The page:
Boyd Owen says the Yarra Valley has taken its rightful place among the fraternity of the eight great wine regions in the world that also includes Napa Valley and Argentina. “A lot of famous wines are based there and it’s right at the foot of the Yarra Ranges,” he says. “There are plains with vineyards and amazing restaurants. You’ll find everything you’d possibly like in a wine country adventure from little cafés, cheese shops, antique stores and crafts stores, right up to five-star retreats on the mountains. But the great thing is it’s only an hour’s drive from Melbourne.” Great times all year round, Owen advises.
Tod Strike, after having gained his bachelors of arts in music, moved quickly into the professional performance arena with appearances in the State Opera of Queensland’s productions of Turandot and Othello and played Goro in Madame Butterfly. But he advises Australian visitors to go west…way out to Western Australia. “If you want to do something different, you must visit the outback and the beaches. Cable Beach up in Broome is unparalled for its beauty. Or you can jump in a helicopter and do The Kimberleys.” The Kimberleys National Parks consist mainly of ancient, steep-sided mountain ranges. “You’ll see colors there you won’t see anywhere else,” Strike shares.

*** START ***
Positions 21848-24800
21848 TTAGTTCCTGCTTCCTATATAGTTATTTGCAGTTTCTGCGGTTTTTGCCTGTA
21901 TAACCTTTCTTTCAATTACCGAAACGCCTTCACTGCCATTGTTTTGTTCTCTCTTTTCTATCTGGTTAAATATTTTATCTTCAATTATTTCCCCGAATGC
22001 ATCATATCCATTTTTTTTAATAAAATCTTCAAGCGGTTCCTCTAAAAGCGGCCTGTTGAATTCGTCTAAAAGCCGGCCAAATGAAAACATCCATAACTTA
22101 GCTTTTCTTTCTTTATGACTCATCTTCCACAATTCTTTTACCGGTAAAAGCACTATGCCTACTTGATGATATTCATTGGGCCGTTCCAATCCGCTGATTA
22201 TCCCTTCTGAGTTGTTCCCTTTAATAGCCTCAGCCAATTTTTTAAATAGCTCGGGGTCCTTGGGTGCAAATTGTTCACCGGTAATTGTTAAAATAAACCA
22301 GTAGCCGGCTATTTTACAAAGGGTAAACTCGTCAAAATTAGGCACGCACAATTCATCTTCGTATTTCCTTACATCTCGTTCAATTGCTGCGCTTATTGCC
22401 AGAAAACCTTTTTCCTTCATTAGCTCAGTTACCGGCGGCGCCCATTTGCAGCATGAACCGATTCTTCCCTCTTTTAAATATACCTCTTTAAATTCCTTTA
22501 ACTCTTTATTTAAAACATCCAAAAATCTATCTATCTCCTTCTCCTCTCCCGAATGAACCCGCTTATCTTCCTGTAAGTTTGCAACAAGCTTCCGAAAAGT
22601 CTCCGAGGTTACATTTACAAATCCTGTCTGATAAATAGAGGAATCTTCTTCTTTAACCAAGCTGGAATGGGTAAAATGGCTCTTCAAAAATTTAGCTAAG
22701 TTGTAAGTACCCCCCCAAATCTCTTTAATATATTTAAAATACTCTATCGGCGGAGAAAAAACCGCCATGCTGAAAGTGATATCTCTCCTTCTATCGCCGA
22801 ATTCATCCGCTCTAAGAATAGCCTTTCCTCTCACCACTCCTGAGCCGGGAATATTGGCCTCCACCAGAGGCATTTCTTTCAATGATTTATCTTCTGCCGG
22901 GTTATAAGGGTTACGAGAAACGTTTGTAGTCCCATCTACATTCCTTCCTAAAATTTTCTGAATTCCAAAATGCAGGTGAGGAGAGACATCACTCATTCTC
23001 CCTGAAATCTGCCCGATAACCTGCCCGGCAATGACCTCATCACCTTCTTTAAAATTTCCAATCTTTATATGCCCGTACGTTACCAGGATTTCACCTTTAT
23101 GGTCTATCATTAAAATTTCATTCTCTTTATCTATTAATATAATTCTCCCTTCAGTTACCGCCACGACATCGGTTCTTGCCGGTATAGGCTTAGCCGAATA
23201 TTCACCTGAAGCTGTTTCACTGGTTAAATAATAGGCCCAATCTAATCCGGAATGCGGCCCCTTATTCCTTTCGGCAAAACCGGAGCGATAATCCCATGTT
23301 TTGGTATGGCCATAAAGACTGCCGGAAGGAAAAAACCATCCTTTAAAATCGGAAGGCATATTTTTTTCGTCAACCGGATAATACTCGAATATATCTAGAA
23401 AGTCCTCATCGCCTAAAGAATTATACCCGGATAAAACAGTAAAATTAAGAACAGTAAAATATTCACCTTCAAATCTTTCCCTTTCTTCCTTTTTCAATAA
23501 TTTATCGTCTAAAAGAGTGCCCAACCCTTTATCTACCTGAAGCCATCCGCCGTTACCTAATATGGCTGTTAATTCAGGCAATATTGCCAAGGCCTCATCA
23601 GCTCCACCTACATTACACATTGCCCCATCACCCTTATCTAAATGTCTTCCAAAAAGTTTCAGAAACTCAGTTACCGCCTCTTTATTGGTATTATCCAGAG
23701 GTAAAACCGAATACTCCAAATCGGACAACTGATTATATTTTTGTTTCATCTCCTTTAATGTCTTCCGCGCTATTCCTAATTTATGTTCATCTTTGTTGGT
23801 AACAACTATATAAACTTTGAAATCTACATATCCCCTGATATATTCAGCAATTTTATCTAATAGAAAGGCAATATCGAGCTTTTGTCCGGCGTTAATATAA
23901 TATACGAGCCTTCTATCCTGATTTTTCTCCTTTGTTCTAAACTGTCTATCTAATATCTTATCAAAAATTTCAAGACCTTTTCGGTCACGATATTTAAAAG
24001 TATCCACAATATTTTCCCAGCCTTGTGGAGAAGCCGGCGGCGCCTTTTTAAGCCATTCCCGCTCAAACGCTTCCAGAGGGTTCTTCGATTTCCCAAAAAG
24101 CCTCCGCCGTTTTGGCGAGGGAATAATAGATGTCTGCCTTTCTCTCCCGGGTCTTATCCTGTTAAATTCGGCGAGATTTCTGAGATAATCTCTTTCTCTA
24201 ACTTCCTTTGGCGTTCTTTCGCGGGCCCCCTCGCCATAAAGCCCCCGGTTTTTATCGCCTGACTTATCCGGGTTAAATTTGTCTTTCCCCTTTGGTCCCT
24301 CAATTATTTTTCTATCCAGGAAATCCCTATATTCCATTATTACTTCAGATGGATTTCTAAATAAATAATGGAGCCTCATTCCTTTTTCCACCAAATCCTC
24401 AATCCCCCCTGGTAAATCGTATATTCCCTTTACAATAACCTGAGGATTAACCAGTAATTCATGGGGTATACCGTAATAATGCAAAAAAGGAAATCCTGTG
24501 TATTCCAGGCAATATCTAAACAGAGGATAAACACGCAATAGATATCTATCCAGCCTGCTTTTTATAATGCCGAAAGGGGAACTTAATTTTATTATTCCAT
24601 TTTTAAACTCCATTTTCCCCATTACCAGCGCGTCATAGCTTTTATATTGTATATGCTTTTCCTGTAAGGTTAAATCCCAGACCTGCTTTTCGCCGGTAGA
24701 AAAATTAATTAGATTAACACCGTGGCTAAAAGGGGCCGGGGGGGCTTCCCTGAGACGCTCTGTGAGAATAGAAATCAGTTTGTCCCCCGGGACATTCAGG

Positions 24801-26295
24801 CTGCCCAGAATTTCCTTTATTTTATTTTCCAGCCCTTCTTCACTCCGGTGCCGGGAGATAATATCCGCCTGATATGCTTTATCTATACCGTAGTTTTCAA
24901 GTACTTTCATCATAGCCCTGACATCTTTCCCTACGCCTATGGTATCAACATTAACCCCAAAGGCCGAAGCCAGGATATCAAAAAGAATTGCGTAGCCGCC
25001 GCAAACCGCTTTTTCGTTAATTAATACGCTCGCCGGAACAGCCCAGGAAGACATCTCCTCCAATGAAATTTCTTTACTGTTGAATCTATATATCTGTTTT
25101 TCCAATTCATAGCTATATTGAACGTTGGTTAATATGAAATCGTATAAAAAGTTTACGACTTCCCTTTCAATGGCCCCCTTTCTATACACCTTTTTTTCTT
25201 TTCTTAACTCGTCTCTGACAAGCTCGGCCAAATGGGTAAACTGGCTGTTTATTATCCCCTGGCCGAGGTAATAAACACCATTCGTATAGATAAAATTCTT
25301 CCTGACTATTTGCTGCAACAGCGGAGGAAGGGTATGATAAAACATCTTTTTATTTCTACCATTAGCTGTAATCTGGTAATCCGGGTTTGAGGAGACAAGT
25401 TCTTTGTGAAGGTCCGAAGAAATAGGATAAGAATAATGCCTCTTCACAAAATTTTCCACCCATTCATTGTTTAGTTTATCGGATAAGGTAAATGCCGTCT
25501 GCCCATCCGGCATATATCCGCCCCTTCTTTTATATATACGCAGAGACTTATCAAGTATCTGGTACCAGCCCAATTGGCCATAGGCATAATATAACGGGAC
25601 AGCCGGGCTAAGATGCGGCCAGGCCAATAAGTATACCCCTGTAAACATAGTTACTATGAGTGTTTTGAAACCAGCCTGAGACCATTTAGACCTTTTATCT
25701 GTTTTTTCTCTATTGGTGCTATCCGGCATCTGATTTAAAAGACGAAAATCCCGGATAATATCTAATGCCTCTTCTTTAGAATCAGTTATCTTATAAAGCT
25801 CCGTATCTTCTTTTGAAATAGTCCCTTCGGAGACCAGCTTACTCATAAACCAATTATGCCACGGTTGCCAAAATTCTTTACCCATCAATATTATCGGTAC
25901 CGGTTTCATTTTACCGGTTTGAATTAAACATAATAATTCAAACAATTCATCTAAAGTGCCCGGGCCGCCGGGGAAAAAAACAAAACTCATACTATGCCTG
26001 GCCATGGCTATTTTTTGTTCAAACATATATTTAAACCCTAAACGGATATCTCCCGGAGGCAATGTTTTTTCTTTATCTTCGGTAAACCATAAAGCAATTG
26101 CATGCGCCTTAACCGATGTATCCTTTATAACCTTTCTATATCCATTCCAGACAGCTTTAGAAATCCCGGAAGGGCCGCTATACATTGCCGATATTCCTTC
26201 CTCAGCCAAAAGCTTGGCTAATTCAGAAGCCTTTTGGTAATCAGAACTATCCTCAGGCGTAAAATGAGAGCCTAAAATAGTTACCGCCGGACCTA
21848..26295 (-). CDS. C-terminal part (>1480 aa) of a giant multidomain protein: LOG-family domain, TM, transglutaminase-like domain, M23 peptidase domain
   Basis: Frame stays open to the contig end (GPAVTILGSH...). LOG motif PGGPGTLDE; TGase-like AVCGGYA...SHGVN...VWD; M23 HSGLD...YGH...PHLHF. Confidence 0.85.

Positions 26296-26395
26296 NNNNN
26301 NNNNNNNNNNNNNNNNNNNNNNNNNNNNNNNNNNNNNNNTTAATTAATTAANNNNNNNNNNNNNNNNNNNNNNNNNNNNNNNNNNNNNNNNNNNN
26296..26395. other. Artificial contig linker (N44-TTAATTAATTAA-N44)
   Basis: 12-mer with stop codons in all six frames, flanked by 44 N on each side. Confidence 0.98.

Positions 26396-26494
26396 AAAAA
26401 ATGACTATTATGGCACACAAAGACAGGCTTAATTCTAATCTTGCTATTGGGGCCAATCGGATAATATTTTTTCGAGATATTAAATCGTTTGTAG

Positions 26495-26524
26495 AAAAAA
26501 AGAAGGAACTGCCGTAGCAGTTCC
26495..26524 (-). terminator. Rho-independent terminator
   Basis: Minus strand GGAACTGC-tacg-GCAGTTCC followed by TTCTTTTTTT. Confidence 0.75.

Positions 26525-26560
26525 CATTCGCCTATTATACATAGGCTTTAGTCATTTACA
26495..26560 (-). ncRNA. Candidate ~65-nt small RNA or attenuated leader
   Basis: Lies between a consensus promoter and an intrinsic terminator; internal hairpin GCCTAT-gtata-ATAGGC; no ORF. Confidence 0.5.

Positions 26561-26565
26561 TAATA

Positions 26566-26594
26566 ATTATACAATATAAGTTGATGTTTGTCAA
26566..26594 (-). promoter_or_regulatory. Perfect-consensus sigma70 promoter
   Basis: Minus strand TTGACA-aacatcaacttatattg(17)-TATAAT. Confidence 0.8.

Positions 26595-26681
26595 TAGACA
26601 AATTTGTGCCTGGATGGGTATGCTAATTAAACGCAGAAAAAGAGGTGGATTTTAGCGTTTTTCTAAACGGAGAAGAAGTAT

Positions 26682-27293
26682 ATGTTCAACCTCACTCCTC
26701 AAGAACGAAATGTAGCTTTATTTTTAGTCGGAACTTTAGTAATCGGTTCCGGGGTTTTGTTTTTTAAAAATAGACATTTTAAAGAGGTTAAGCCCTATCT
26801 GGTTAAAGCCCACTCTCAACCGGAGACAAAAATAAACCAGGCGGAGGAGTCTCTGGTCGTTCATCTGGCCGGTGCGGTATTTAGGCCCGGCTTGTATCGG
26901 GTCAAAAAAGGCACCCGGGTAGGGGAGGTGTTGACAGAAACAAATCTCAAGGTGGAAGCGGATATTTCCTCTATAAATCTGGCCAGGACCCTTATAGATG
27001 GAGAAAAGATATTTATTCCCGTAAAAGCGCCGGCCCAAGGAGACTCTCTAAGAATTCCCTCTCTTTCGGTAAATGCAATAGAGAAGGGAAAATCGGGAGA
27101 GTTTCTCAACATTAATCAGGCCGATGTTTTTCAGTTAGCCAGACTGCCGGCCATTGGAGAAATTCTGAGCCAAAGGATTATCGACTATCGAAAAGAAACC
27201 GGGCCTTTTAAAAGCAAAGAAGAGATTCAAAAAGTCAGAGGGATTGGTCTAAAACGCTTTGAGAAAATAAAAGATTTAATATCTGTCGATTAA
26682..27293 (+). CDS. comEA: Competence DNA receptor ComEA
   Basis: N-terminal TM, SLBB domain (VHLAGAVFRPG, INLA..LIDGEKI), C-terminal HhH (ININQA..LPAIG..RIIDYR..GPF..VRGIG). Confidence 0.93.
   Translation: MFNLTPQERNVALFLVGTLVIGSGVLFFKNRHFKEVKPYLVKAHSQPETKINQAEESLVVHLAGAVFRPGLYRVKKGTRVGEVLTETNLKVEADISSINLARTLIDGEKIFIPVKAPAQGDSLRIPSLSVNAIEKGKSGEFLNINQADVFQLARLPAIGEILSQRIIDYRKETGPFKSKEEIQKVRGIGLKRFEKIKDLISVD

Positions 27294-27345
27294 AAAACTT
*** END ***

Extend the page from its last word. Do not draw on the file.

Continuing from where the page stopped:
Jeff Teale, as a young lad, was more interested in sports than singing,
particularly the Australian Football League. But at age 19, he began exploring music and singing and was even known to busk with his guitar on the streets of Brisbane. His recommended destination for visitors is only an hour from Brisbane: North Stradbroke Isle, one of the world’s largest sand islands. “You take a vehicle ferry (called a barge) and you can do so many things there — snorkeling, scuba diving, fishing. It’s a hidden wonderland that hasn’t been overpopulated. And there’s a big fresh water lake on the island’s interior, which is clear blue and surrounded by wildflowers of the Australian bush.”